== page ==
“Do you know about the Datuk Gong?”
“Sure I know la, I’m Chinese ma. Datuk is a Chinese deity lo.”
A common misconception held by most Malaysians is that the Datuk Gong is just another regular Chinese deity. In actual fact, most Datuks are considered Malay Muslim spirits. There are also Chinese, Indian, Siamese and even Orang Asli Datuks present and they are all considered independent from the Chinese pantheon of gods. The function and position of the Datuk varies across communities but his position as the spirit of the land remains the backbone of the belief.
One temple I visited claimed that the Datuk is a medicine man who hopes to continue healing people, even after death. Manifesting himself through a medium, he would help people with ailments by giving out herbs, medicine and guidance. In some cases the Datuk is included incorporated within the Taoist belief as ‘Captains’ under the direction of a higher ranking General.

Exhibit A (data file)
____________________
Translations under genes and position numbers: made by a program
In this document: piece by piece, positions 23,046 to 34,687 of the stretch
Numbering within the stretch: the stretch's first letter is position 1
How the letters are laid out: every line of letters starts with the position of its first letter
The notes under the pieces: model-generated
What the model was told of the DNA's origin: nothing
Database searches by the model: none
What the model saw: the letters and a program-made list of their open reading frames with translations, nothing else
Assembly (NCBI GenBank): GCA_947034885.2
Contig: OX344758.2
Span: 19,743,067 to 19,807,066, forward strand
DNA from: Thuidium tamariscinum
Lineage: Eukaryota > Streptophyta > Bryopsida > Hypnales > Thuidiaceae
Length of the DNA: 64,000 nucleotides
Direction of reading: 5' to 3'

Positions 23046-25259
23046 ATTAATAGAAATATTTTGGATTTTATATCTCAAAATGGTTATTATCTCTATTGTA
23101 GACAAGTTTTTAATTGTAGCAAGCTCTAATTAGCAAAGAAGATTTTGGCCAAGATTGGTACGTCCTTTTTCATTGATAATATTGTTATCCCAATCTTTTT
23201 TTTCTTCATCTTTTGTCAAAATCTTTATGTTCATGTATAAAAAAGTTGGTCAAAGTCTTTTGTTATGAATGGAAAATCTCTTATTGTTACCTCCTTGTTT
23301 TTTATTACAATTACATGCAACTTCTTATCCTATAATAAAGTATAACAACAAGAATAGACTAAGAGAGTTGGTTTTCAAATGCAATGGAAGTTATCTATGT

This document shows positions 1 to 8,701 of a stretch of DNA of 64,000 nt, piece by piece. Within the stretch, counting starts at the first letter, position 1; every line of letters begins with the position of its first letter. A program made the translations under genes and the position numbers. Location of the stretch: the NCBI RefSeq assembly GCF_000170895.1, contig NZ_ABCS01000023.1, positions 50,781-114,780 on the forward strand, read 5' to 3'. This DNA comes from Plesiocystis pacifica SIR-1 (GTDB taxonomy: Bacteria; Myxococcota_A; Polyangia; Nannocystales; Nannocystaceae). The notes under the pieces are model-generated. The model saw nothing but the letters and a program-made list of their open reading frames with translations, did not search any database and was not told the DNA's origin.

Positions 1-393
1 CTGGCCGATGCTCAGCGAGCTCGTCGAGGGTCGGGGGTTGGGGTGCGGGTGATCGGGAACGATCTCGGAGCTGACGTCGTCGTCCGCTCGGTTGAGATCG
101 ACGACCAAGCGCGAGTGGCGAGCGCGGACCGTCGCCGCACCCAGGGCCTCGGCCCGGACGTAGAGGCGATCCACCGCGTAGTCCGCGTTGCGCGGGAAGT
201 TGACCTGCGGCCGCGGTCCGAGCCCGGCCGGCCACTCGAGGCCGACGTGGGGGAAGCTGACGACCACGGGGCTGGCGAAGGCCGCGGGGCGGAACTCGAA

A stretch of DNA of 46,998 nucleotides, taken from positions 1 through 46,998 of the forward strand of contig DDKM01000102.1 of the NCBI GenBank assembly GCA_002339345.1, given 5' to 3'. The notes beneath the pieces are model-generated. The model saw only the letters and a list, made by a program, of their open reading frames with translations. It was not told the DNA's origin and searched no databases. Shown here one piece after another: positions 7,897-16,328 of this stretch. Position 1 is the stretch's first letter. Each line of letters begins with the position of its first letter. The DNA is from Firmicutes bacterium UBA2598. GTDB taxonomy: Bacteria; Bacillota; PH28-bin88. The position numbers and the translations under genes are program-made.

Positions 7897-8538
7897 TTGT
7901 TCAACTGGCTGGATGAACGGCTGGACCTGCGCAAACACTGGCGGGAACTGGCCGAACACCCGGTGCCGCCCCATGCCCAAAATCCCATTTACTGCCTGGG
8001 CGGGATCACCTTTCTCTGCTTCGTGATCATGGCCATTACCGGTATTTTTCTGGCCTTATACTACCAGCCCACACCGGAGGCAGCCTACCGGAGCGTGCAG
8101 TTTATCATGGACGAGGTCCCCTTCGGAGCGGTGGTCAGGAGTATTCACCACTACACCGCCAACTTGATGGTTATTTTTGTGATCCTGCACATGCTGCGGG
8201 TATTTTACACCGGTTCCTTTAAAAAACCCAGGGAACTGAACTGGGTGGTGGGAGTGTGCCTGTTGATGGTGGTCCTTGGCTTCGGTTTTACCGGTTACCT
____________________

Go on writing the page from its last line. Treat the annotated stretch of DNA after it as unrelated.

In most Chinese temples, the Datuk is almost always outside of the main building, either on a small altar of his own or a small shrine on the ground. Only in temples dedicated solely to the spirit will the idol or tablet be placed at the main altar.
Pictured above is a Datuk Gong shrine located just outside a large temple dedicated to the patron saint of wealth and virtue, Tua Pek Kong or Dabogong. The temple guardian explains that it is the duty of the Datuk to police the area and keep the community in check while reporting to the Tua Pek Kong.